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I recently got a new job in customer service. It’s the first time I have had a full-time job in a while for health reasons. As someone with alpha-1 antitrypsin deficiency (AATD), choosing a job takes time and a lot of thought, and I asked for a lot of advice.

I am definitely very glad I am able to hold down a full-time job besides being a columnist for Rare Disease Advisor. For a while, there were no jobs in my area that I could do because most wouldn’t allow me to sit for most of the day. Now I found one an hour away from me that I love.

Not everyone with AATD can work full-time. Some of us cannot work at all. Generally, any chronic illness combined with breathing issues makes every symptom worse.

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So, I want to honor those who worked as long as they could but knew when it was time to quit. There are also those of us who had to go on disability. They have to be brave to take care of themselves full-time.

For instance, some cannot do basic tasks without oxygen. I always factor in the level of fatigue I feel when I choose a job. It seems energy waxes and wanes with me, so I have to choose something that won’t drain me too much.

A big reason I like this job is that my employer is happy to be respectful of any way AATD affects me. I am very blessed to have such a job. That has not always been the case.

When considering a job change, I also think about the financial aspect too. Can I afford to live on this? Money is not everything, but it does help a lot.

Related to that, does it provide insurance? If a full-time job pays well and doesn’t have insurance, I begin to feel uncomfortable immediately. I know it’s only a matter of time before I go to a doctor’s appointment and need new tests done, adding up expenses.

So thankfully the job I have because it has the three things just mentioned. It also has an emotional factor, besides the fact that I like my coworkers, I feel good about what I do. I can work and enjoy helping people, all at once.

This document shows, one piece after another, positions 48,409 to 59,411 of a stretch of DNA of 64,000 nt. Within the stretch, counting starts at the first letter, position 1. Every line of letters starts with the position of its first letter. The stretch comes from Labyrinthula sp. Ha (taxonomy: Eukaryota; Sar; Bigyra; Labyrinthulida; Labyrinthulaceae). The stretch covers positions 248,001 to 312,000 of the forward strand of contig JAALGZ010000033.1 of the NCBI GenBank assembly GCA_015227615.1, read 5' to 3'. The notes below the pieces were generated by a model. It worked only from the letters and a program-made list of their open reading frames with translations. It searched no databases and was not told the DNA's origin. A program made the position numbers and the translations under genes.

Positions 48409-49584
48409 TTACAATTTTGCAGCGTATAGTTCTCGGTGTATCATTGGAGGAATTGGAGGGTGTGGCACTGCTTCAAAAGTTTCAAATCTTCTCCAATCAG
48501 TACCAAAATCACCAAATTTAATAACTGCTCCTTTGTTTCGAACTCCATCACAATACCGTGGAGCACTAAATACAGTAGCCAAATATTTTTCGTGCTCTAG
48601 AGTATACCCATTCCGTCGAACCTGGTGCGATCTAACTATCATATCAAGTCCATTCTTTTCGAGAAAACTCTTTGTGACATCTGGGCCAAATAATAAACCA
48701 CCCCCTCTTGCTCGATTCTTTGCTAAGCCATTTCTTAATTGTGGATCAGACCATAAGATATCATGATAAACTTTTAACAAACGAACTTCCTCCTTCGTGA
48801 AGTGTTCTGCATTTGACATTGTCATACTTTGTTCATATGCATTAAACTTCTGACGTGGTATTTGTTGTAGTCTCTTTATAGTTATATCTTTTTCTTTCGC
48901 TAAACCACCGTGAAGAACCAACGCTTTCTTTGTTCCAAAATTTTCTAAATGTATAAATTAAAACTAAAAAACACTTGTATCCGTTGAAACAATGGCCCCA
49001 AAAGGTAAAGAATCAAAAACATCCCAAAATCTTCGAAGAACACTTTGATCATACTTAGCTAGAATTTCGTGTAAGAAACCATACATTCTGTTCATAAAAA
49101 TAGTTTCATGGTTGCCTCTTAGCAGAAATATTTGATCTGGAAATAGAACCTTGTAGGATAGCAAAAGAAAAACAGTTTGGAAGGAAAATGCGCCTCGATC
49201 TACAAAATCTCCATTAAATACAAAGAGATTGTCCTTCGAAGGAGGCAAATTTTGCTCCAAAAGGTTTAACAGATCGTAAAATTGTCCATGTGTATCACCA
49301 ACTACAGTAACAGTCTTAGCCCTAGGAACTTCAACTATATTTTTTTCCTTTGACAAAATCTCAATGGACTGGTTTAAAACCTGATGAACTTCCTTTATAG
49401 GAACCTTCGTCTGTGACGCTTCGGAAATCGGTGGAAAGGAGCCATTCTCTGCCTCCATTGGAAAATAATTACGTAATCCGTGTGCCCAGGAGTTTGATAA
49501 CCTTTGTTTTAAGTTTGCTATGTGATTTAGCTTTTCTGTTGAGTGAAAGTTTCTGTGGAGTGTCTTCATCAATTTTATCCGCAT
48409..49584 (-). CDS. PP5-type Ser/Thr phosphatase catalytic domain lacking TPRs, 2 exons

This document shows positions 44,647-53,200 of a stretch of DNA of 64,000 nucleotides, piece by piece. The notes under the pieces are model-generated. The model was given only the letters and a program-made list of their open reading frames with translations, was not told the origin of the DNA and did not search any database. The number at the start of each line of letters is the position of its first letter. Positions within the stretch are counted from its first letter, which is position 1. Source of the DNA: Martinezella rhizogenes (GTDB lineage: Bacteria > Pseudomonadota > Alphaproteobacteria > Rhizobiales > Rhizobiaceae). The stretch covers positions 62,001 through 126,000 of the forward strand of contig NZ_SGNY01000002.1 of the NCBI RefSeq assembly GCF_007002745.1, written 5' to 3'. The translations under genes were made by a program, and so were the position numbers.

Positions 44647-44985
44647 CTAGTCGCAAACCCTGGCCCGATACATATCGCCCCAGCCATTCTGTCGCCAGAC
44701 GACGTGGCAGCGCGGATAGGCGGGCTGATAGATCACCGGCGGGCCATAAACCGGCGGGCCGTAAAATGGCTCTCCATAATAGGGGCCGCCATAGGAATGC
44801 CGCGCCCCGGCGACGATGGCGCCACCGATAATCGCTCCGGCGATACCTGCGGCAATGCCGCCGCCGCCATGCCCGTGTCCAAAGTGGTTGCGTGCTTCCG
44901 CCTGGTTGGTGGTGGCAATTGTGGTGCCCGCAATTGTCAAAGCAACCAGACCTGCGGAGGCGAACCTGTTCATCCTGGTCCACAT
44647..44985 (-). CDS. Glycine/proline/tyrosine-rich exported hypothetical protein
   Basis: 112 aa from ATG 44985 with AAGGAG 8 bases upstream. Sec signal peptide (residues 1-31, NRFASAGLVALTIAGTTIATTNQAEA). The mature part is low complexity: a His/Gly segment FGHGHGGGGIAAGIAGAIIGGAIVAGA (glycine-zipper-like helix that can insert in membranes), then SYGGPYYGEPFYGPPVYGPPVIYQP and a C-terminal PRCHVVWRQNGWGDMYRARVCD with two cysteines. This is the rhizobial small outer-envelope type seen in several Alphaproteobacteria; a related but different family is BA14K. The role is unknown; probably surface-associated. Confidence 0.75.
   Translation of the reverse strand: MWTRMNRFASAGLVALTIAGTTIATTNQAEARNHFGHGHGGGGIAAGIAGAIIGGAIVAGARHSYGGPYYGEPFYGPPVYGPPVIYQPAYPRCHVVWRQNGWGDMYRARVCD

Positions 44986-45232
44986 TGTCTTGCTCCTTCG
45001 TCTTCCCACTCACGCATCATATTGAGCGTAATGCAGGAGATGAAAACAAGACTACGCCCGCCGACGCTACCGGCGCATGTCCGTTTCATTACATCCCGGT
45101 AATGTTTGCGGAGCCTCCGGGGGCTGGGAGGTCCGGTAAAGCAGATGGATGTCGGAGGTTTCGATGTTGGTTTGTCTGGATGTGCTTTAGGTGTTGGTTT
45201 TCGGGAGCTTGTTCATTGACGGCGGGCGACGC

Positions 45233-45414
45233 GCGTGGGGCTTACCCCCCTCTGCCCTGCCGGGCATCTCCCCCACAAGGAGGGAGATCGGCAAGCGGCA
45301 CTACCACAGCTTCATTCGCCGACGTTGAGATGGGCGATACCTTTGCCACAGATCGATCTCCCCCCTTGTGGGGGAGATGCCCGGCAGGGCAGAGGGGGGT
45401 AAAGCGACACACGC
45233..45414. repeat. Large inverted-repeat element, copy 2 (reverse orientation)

The last question I would ask is, do I need to move for this job? Because moving requires energy and muscles, I usually ask my brothers and dad to help. If I was going to have to move halfway across the country, I probably wouldn’t take the job.

There is something to be said about being near family with chronic illness. I like living close to them because they are so supportive, and if I ever needed help, they would be there for me. I have learned from illness. I learned not to take my ability to get up, start my day and drive to work for granted.

There are other things I consider, too. This job was a little too far to drive to every day. So, I am in the process of finding a place to live closer to my place of work.

At my new job, I appreciate that when I need a time out, they make room for it. I feel a sense of belonging and respect there, which I have found to be rare. Their accommodation has been very much appreciated.

Therefore, I feel appreciated and much more willing to give 110 percent of my abilities to my work. Although I am in the honeymoon phase of it, I have no fear about it. I think a lot of employers take advantage of the many people who are sick and don’t know the employer is not allowed to discriminate.

Now, I’ve learned to spot great jobs. AATD patients can take comfort that great jobs are out there. If the patient is physically able to do the job, they would likely enjoy the concept of working.

I think it has really helped me, anyway, to know I am supporting myself. If I do need disability at any time, I know that I did the best I could and got the best job. I really like knowing I did everything I could.